It was November 1994. I was in Greece at the Temple of Delphi. As I walked the grounds of the ancient pagan oracle I saw a news kiosk. Approaching it, I spied the International Herald Tribune. Across its pages was the monumental news that after 50 years the Republicans had taken the House!
I vaulted into the air with a yell. Finding no drachmas on me (in that pre-Euro age) I cajoled my liberal democratic friend to give me the means to buy the paper. He hesitated. “Well, ok if we abide by a 24 hour gloat period and that’s it.”
I then eagerly read the news and the triumphant march of the former back bencher who had made life hell for the go-along-get-along-sing-along Bob Michaels, and Speakers O’Neal and Wright. Only the advent of Reagan and a Republican Senate in 1980 could have matched that. Taking the House, until then the Impenetrable Fortress Democrat, was in many ways a greater achievement.
That moment would not have happened absent Newt Gingrich. He was its instigator, General and true believer. The House fulfilled its promises and voted on all the items in the Contract with America. I obtained a “Friend of Newt Card”, common among young conservatives in Washington. So shell-shocked were the Democrats that a rattled President Clinton had to explain that the “President was still relevant.”
From that Republican take over came the boom years and balanced budgets of the Clinton Presidency. The last budget of the Democratic House posited “deficits as far as the eye could see.” By 1998 it was in virtual balance. Welfare reform-which had to be passed three times by Gingrich and the Republicans before a Dick Morris influenced Clinton to sign it is with us. It is perhaps the greatest conservative reform in 30 years. And that is Newt’s too.
But then there was the rest. Newt always talked apocalyptically. Jennifer Rubin notes Andy Ferguson’s review of Newt’s books and Lord help me if its not always 1860. Moreover, the pollster Frank Luntz did some work shaping the Contract with America and had taught Newt some words that worked well. He has never dropped them. “Extraordinary.” “Frankly” “Transformative.” Even now they pepper the debates and delineate the inimitable Newt style.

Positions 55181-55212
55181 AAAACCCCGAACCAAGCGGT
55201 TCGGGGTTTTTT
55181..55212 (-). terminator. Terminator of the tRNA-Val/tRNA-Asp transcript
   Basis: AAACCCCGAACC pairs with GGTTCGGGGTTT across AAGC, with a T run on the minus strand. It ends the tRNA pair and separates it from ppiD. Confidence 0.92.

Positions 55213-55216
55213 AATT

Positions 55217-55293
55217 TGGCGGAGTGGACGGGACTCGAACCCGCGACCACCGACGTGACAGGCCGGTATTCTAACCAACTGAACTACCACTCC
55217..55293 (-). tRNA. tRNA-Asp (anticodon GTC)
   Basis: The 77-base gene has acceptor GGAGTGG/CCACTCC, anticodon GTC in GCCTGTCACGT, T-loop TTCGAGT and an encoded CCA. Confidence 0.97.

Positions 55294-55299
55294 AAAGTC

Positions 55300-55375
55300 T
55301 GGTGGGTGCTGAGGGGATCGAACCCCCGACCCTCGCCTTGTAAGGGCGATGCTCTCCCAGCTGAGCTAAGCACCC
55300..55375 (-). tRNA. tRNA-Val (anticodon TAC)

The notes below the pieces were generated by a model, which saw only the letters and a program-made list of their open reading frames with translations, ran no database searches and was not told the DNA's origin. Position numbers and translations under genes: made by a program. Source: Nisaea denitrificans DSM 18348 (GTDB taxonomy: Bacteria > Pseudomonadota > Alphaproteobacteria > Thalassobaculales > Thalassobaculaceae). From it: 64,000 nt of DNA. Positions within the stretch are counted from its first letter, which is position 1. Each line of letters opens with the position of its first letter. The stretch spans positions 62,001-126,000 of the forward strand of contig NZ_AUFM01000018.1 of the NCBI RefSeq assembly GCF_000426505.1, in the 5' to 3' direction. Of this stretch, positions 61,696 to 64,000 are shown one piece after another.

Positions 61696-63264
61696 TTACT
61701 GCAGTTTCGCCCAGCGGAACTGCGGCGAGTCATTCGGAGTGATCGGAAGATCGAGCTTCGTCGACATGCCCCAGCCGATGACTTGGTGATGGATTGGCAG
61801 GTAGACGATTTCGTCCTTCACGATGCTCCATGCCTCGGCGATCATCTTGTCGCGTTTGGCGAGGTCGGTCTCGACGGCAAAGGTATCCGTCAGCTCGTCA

He allowed Clinton to blame the Government “shutdown” on Republicans and did not effectively counter that he was passing budgets and the President was vetoing them. He refused to understand that the Speaker of the House is not the Chief Executive and can not command the bully pulpit quite as well. He also seemed to want Clinton to like and respect him. During the shutdown he allowed a dispute on where he sat on a plane to become an issue.
His subalterns, including John Boehner, and the estimable Vin Weber could never know exactly what Newt was up to or what he had promised. Then came impeachment. I do not believe that the impeachment “was about sex” as the liberals love to say. President Clinton was the Chief Magistrate. He was a defendant in a legal case strengthened by a law he had signed. The oath matters or it does not matter. We can not be a nation of laws if the Chief Magistrate can lie under oath to defend his pocket book. The Judge in that case, a Democrat who Clinton had taught at law school, sanctioned him. He is disbarred to this very day. Clinton is the only man of whom it can be said he lacked the honesty and good character to be a lawyer but had enough to be President.
Be that as it may, public perception is public perception. That Gingrich had a wandering eye I knew from direct observation. Moreover, his present wife went to school with the crowd I ran with and the gossip from that small school meant we knew more than was in the papers. The story that he sprung divorce on a surprised and dying cancer stricken wife has been denounced as bunk by his children (and that wife is still alive). But conservatives particularly do not admire incontinence in personal life.
Then there are the wild gyrations of policy. I went to a conference once where the then Republican Arianna Huffington and Newt Gingrich appeared. It was all futurist twaddle that at minimum is in tension with conservatism. Early on he posited heating up farms with mirrors to increase crop yield but then switched to a belief in man made global warming. And yet… he still speaks and fights like no living Republican. I would watch Newt Gingrich talk about positronic farming before I would listen to virtually any other Republican candidate talk about anything.
But it’s not enough. George W. Bush has a famous story of how he stopped drinking and was a changed man after forty. That gave some confidence in him they had not had previously. He demonstrably lived his life differently. Newt converted to Catholicism but it does not seem like it has changed him. The bill at Tiffany is more Imelda Marcos than Mother Theresa. He seems like the same, eloquent, flawed visionary he was when I carried his card in my pocket.
I was for Pawlenty because this election has to be about Obama and his policies. If Newt is the nominee, it wont’ be. So I am still without a candidate.